The Rumpus: Out of the Vinyl Deeps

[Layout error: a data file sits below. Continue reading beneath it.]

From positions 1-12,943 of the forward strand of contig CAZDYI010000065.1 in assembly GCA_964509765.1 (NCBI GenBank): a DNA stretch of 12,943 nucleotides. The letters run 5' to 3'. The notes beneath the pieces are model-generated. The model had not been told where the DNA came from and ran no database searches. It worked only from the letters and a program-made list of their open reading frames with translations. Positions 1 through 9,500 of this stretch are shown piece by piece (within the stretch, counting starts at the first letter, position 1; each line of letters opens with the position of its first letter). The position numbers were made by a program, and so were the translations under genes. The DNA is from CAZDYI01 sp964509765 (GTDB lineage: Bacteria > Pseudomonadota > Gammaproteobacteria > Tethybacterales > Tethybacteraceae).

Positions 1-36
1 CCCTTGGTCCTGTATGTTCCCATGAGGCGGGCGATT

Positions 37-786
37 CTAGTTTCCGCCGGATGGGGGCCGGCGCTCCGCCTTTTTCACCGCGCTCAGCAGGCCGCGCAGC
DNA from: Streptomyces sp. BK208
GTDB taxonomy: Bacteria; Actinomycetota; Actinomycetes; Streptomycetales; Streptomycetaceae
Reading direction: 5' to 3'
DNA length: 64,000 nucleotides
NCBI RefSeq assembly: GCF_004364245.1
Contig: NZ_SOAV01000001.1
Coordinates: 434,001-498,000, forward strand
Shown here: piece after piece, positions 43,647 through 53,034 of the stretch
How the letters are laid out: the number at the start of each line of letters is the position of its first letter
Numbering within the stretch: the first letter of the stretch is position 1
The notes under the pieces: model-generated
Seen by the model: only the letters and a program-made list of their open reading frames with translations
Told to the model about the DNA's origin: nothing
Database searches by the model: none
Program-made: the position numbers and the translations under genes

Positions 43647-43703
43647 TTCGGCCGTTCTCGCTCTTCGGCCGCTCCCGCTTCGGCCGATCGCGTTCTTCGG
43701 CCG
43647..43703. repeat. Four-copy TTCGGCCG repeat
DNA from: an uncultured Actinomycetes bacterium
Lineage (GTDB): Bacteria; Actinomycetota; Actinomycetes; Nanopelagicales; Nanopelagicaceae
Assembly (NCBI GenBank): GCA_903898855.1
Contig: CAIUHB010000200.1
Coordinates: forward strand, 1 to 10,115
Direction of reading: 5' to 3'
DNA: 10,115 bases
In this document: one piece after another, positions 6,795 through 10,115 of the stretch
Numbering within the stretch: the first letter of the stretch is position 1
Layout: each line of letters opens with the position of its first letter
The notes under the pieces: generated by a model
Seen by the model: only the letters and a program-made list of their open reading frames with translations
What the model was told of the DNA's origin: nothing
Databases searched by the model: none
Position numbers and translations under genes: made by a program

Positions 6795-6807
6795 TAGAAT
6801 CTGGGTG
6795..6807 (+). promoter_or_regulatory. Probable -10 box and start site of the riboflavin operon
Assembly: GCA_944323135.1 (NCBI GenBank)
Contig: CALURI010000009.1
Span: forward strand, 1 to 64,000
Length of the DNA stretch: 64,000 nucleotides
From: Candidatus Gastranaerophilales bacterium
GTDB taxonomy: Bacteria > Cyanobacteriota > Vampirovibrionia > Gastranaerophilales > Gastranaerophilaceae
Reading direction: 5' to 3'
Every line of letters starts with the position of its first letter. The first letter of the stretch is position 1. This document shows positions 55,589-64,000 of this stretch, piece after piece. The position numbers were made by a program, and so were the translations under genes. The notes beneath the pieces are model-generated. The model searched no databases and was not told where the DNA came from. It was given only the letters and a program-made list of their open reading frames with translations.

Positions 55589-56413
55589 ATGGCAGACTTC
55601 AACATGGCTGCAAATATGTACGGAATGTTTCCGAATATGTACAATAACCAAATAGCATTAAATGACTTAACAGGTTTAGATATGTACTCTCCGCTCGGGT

Ellen Willis, who died in 2006 at the age of 64, was the first pop music critic of the New Yorker, writing 56 pieces for the magazine between 1968 and 1975. Although she went on to become a groundbreaking journalist and editor at the Village Voice, focusing on feminism and her own stunning brand of liberation politics, and later founded the Cultural Reporting and Criticism program at NYU, her roots remain in rock ’n’ roll. At the same time, she also understood that criticism — at least as practiced in a publication such as the New Yorker — was equal parts service journalism and cultural commentary, requiring her to connect to the commercial demands of her readers (Should I buy this record? Should I pay attention to this band?) while also transcending them. Her music writing is remarkable for never losing sight of this duality, which is the duality at the heart of pop.